Had an email last year from Tara Devon O’Leary, aka The Wine Passionista. ‘I am looking for your personal experience of the one wine you tasted in 2010 that remains on your mind for how it surprised, impressed, stirred or impacted you.’ Tara’s from London but has lived in various desirable parts of the world such as the Bahamas, Florida and Santa Barbara, acquiring extensive wine knowledge in the process. She came up with the idea of asking various wine peeps to describe an occasion on which they drank a special bottle and then to publish these anecdotes in a book. And as she’s also taller than me, I felt I couldn’t refuse her request….
The book, Every Wine Tells a Story, has just been released, and is what I call ideal toilet reading for the wine lover – short entertaining pieces that you can get through while spending a while in the smallest room. Contributors include Steven Spurrier, Decanter-editor Guy Woodward, Richard Hemming (part of team Jancis and apprentice Tom Lehrer) and yours truly. Here’s my contribution…
This isn’t the finest wine I’ve had this year, and it’s certainly not the most expensive. But as a right-place-at-right-time wine, I’m struggling to think of one better.
I’d spent much of the day driving along the Côte d’Azur singing loudly and badly with the windows open. The previous fortnight had given me plenty of opportunities to experience the ‘pleasures’ of French radio and, honestly Frenchies, how do you put up with such dross? Channels for people who think Chicago are cutting edge, channels full of self-important people droning on about nothing in particular, channels of mur-to-mur ballads… After hours of fruitless fiddling, I eventually settled on a station called Skyrock! – I imagine it has an exclamation mark – and immersed myself in Le Top Ten. So much so that I eventually could join in with Rihanna and Eminem and whoever else came up over the airwaves.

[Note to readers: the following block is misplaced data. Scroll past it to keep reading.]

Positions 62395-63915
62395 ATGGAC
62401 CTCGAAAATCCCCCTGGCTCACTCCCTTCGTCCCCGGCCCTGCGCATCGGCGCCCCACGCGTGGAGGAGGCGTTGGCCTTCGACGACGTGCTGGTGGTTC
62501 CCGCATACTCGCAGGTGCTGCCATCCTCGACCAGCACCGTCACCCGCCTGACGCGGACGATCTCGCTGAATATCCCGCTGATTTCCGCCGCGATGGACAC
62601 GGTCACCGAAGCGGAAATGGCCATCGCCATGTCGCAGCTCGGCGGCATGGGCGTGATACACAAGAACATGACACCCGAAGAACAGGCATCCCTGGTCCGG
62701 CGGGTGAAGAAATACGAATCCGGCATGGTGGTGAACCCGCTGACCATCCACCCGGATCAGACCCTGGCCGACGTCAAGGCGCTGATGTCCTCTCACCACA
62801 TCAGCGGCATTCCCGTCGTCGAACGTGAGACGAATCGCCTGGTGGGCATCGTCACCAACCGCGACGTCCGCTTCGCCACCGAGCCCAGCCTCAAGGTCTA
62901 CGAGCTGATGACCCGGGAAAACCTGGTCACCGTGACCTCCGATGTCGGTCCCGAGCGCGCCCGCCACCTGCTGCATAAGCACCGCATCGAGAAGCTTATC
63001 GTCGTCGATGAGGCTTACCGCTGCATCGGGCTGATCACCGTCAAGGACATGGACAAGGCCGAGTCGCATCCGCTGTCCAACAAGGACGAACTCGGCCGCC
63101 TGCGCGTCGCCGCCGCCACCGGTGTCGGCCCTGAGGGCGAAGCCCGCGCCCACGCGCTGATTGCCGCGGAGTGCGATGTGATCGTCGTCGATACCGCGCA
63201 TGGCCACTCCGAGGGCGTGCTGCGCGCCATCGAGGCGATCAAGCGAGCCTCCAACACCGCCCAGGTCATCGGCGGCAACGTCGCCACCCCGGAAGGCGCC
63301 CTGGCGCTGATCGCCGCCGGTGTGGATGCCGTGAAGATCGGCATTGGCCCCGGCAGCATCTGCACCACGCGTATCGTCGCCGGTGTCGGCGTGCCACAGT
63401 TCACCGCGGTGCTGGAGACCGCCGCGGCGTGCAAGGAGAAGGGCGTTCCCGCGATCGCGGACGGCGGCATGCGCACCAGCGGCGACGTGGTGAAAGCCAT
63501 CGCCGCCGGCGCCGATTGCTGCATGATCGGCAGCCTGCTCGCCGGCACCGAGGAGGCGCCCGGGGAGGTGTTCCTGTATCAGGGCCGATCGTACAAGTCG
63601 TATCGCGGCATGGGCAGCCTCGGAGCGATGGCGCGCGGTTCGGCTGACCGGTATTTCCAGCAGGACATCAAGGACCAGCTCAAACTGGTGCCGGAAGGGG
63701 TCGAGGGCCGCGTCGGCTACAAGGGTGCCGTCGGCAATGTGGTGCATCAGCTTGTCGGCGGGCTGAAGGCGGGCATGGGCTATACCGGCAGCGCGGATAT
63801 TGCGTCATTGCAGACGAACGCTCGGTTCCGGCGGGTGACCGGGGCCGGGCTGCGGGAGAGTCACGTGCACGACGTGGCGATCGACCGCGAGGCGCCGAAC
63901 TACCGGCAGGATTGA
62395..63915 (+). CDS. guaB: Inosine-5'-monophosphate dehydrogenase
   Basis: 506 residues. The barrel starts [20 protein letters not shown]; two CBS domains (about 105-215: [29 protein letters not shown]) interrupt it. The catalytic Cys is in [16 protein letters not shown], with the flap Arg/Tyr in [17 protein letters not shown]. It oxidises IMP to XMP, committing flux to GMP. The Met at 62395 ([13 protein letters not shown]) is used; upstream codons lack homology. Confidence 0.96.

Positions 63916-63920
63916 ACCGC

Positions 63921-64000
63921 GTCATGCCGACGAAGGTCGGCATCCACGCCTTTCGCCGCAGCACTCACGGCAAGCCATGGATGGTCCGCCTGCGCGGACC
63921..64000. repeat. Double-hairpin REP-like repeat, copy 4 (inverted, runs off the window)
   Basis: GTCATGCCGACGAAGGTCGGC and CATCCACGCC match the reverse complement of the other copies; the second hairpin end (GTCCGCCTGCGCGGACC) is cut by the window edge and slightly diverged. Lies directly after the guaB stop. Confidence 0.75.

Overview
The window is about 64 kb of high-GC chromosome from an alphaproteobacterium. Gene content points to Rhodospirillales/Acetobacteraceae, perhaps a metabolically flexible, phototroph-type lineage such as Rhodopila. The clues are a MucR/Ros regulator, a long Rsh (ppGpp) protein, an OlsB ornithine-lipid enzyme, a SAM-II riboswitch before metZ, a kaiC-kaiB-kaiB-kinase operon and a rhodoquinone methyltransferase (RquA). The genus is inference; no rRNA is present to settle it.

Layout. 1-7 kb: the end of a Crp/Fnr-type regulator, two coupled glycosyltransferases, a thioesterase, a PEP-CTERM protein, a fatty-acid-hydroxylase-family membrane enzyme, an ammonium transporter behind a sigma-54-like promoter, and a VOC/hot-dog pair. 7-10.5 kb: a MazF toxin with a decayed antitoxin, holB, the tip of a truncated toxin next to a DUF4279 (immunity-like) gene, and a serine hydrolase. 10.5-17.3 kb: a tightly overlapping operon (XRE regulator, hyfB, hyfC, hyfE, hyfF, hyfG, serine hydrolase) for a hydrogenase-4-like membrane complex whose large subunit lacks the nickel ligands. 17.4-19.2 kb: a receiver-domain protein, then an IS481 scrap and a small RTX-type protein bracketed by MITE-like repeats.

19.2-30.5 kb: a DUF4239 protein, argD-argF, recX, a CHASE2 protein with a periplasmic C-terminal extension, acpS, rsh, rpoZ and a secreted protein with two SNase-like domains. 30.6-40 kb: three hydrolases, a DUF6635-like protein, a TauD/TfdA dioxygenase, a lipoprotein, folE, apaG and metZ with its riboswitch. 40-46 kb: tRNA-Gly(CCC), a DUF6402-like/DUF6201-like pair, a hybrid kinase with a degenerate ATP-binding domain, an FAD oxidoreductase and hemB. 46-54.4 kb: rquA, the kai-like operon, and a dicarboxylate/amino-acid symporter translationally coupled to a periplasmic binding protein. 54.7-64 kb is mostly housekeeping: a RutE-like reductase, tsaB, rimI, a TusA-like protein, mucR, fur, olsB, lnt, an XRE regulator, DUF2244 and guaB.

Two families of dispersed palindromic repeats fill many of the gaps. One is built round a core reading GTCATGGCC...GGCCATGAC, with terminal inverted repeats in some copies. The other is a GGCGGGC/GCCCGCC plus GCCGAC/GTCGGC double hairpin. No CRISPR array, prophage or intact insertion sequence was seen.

Anyway, after this final day of visiting wineries and wailing along to Katy Perry (‘Gonna get your heart racin’ in my skin-tight jeans etc’), I found myself with a free evening. Free evenings on wine trips are curiously satisfying – you don’t have to be polite about wines you don’t like, you don’t have to finish dinner at midnight, and you can go to bed when you get bored. And if the food’s good, you can lick your plate and no one complains…
If you want to know how the story finishes, you’re going to have to buy the book. It’s due to be on Amazon later in the year, but for the moment, the best place to secure a copy is through www.everywinetellsastory.com. There are details there of all the contributors, the Facebook page and how to get involved if you have a story for the 2011 edition.